The partial shutdown of the United States Government will not have any immediate effects on this country but is a serious cause for concern if it goes beyond the stipulated deadline, says Finance Minister Larry Howai.
Speaking to the media at the Piarco International Airport yesterday, Howai said a preliminary analysis was already done on the situation.
“We’ve done a preliminary analysis...we are still highly expectant this will only be for a short period of time. I’m told it can actually cost the US $300 million a day... We expect that measures will be taken to address it within the 17-day deadline,” said Howai.
This Government, he said, was hopeful that a resolution will be forthcoming.
“If that is so then we don’t expect there should be very many significant implications for the global economy as a whole. If for whatever reason it goes beyond the stipulated deadline date and it becomes an issue, it certainly will affect the bond markets very significantly, which means that the pricing of bonds and other related financial data could be affected,” he said.
“We were considering the possibility of going to market for bond issue ourselves for the Republic and in the circumstances we probably want to monitor what is happening before we make any decisions on that,” he added.
He said imports and exports to the United States will not be immediately affected given the time frames.
“In the US, whilst the Government is very important, the economy is highly diversified and a big part of it is in the private sector,” he said.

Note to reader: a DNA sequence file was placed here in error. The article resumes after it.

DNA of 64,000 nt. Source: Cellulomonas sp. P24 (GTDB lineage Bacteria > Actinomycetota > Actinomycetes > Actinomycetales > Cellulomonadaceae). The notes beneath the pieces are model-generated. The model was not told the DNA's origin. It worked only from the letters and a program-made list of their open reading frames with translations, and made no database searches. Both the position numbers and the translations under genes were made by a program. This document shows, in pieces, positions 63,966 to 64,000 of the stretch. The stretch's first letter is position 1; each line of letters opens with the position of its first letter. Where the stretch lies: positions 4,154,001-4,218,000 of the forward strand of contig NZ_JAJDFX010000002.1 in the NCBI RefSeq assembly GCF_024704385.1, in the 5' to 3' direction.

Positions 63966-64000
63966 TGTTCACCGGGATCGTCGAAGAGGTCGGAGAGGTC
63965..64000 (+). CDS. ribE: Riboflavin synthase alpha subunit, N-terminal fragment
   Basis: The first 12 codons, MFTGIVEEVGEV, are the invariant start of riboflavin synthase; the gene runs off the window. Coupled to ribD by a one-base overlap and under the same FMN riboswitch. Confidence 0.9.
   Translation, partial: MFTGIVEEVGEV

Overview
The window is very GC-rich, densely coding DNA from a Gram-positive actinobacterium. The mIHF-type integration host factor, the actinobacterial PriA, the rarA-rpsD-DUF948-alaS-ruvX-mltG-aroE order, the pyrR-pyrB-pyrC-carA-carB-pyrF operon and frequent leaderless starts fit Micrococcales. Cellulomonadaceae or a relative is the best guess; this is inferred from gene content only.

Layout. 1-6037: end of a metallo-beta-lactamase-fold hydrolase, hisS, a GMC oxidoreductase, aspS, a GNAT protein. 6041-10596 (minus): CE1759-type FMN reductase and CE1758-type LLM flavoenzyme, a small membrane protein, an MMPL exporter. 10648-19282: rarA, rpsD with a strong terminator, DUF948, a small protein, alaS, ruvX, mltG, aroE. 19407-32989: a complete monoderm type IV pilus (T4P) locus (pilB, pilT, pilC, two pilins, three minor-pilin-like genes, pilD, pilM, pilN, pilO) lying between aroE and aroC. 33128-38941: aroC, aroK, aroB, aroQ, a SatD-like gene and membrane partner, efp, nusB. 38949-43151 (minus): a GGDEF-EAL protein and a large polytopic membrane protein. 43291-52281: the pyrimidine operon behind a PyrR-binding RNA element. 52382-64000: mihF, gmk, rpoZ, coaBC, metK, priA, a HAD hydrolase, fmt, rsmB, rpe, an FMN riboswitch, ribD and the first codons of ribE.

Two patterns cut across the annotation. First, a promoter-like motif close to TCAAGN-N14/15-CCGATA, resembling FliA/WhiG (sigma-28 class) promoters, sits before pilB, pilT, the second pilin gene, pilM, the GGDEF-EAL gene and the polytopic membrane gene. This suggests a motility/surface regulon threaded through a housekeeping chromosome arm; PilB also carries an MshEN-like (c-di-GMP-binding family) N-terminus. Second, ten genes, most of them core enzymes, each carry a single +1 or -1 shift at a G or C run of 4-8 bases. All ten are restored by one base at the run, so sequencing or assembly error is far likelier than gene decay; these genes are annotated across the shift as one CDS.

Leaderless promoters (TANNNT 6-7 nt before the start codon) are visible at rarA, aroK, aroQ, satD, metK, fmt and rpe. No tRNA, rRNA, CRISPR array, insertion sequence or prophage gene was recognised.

Howai said it was expected that normal relations will continue without any significant changes.
“Certainly if it goes beyond the deadline as established we then have to definitely look at it very much more closely.
“We will need then to monitor what’s happening in the financial markets particularly the impact it can have on the wealth of private citizens as well as companies and therefore what the potential impact that can have on their own business dealing and so on...but for the time being the expectation is that good sense will prevail and we should have some kind of resolution within the next two weeks,” he said.
Asked whether there were any lessons to be learnt from the US situation, Howai responded, “It’s always important for people in political life to recognise that the economy of the country is bigger than some of our own partisan interests and so on. We see what a partisan situation has created for the United States so I’m hopeful we ourselves learn from that and recognise the importance of ensuring irrespective of how we may differ on specific political issues at the end of the day the best interest of the country is always put first.”
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